Back in the 19th century, geographic diversity was the most important factor, as Southerners sought to maintain the institution of slavery. But over time, and with a little prodding, the court grew to represent the increasing diversity of the country. Roger Taney became the first Catholic justice in 1836, despite the wide prevalence of anti-Catholic sentiment; he was followed by Louis Brandeis as the first Jewish justice in 1916. Thurgood Marshall became the first black justice in 1967, Sandra Day O'Connor became the first female justice in 1981, and Sonia Sotomayor became the first Hispanic justice in 2009.
For almost 50 years, though, the nation's highest court has been without a single immigrant justice. That may be about to change.
In an interview last weekend with CNN's Candy Crowley, Michigan Gov. Jennifer Granholm revealed that she is on the Obama administration's short list of candidates to replace outgoing Supreme Court Justice John Paul Stevens. It was, she said, a "great honor" to be considered.
While Granholm is a state executive rather than a sitting judge, her nomination would also be noteworthy for another reason: She would be the first foreign-born justice to sit on the court since Austrian-born Felix Frankfurter retired in 1962.
Granholm, who is now an American citizen but was born in Canada, would join the five other immigrants who have sat on the nation's highest court. According to Supreme Court historian and University of Texas professor Lucas Powe, the foreign-born justices were each remarkable in some respect. "There's five of them," he said, "and not a single one that was undistinguished."
Despite being ineligible for the highest office in the land, the following five justices have nevertheless all had an enormous impact on the jurisprudence and public policy of their adopted homeland:
Appointed by: George Washington
Career prior to the court: Wilson immigrated to Pennsylvania as a young man and established a law practice there. At the outbreak of the Revolutionary War, he was elected to the Continental Congress. He became a signer of the Declaration of Independence and a delegate to the Constitutional Convention.
Notable because: He was the inaugural member of the first six-member Supreme Court and helped decide the first seven cases ever argued before it. According to Powe, Wilson "clearly had the best [legal] mind" on the court at the time.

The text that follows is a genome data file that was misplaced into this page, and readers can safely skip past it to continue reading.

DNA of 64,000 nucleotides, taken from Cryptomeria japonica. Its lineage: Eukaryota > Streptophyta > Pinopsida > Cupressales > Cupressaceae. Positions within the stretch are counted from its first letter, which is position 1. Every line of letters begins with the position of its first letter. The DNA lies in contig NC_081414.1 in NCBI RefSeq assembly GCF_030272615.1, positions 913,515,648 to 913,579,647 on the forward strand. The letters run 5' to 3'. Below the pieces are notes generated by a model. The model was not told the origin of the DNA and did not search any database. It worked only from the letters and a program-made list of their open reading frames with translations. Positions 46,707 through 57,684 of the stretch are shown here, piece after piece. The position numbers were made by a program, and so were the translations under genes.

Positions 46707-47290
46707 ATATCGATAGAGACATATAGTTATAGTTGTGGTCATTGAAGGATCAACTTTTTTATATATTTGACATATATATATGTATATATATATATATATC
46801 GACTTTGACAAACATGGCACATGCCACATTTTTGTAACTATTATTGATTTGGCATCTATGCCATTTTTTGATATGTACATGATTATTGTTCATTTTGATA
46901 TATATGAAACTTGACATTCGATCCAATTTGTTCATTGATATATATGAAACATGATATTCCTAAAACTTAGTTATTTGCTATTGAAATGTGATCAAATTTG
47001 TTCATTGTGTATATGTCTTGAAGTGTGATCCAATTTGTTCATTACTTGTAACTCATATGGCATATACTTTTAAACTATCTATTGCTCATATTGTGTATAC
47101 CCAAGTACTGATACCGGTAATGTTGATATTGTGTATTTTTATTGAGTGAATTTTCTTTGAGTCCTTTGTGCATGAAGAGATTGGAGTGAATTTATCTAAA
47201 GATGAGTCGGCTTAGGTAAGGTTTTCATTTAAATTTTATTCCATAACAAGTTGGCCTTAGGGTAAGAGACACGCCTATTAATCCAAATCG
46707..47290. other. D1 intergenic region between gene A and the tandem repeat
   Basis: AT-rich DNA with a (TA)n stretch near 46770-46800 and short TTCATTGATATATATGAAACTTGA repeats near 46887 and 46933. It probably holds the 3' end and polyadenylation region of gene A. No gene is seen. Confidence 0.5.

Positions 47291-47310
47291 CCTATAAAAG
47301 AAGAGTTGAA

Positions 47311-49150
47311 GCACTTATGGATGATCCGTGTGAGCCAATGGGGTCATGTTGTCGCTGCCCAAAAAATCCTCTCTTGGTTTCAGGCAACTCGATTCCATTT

Birthplace: Lewes, England
Appointed by: George Washington
Career prior to the court: Iredell was an English customs official assigned to North Carolina before the outbreak of the American Revolution. He studied law during his posting and was admitted to practice in 1770. With the start of the war, he sided with the colonists and became a prominent lawyer and North Carolina politician.
Notable because: "He was the best lawyer of the 18th-century justices," said Powe. Like Wilson, Iredell helped to establish early case law and lay the groundwork for the brand-new judicial branch.
David Josiah Brewer
Birthplace: Smyrna, Asia Minor (now Izir, Turkey)
Appointed by: Benjamin Harrison
Career prior to the court: Born to missionary parents in modern-day Turkey, Brewer grew up in Connecticut and attended Wesleyan University and Yale. He set out for the West, becoming a Kansas frontier lawyer. Later in life, he served as both a federal and state judge, before his appointment to the Supreme Court.
Notable because: According to Powe, Brewer was one of the most influential justices the court at the time. He was a vigorous defender of minority rights. In one case, he argued for stronger labor protections for women, while in other opinions he argued passionately for the rights of marginalized Chinese and Japanese immigrants.
Birthplace: Buckinghamshire, England
Appointed by: Warren G. Harding
Career prior to the court: Born in England, Sutherland and his parents settled in Utah after immigrating. He graduated from Brigham Young, and then attended the University of Michigan for law school. He was elected to represent Utah in Congress, first as a congressman and later as a senator. He was defeated for re-election as a senator in 1916 and became a confidant of President Harding before being appointed to the Supreme Court.
Notable because: Sutherland was famed for his principled opposition to President Franklin Roosevelt's New Deal. He also helped overturn the convictions of the nine "Scottsboro Boys" accused of sexual assault and ruled that people could not be excluded from juries because of their race.
Birthplace: Vienna, Austria (then part of the Austro-Hungarian Empire)
Appointed by: Franklin Roosevelt
Career prior to the court: "If you could leave money out of it, it's Horatio Algiers," said Powe. "He went to the top of his professions by sheer ability." In Vienna, Frankfurter mastered English and went on to graduate from both City College of New York and Harvard Law. His legal career was long and varied, with stints in private practice, the U.S. Attorney's Office and the War Department. He eventually became a professor at Harvard Law, and a Zionist delegate to the World War I peace conference before his eventual appointment to the court.
Notable because: Despite his reputation as an enthusiastic New Deal liberal, Frankfurter was a judicial conservative who didn't believe in using the courts to make policy. He carried on the tradition of moderation and respect for judicial process of his mentor and confidant, Justice Brandeis, during his 23-year tenure on the court.